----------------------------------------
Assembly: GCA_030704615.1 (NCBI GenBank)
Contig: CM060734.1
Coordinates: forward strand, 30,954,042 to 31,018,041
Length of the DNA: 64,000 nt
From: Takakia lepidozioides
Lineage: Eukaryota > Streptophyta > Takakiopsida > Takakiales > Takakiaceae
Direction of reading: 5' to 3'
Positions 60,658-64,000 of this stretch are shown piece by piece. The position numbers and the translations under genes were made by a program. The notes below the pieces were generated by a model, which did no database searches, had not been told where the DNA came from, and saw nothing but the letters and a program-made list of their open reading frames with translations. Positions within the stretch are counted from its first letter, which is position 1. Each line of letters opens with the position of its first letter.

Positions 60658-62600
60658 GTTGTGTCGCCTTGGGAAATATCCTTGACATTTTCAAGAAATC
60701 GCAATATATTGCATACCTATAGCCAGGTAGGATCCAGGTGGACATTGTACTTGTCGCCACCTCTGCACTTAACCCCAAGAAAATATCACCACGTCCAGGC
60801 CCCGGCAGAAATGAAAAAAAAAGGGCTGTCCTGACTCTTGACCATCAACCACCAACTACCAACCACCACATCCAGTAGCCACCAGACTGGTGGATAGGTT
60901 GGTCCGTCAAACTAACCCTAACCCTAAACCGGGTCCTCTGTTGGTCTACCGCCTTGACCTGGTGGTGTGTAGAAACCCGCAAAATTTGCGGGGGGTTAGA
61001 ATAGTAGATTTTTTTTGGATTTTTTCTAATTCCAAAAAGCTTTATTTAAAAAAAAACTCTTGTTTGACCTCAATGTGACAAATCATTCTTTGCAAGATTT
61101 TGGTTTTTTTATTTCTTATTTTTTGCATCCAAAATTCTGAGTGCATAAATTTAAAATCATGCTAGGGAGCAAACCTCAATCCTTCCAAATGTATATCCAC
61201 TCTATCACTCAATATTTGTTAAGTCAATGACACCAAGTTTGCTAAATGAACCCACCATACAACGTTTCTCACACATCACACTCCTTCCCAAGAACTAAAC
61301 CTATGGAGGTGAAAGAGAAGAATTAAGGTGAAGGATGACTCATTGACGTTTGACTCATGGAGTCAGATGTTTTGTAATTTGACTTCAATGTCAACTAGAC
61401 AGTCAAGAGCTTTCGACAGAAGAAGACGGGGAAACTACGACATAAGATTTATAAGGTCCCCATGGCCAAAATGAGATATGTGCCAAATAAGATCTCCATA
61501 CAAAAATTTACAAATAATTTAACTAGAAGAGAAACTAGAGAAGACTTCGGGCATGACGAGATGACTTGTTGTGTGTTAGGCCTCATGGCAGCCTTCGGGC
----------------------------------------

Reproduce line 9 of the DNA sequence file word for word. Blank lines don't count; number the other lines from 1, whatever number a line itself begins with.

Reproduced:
Positions 60658-62600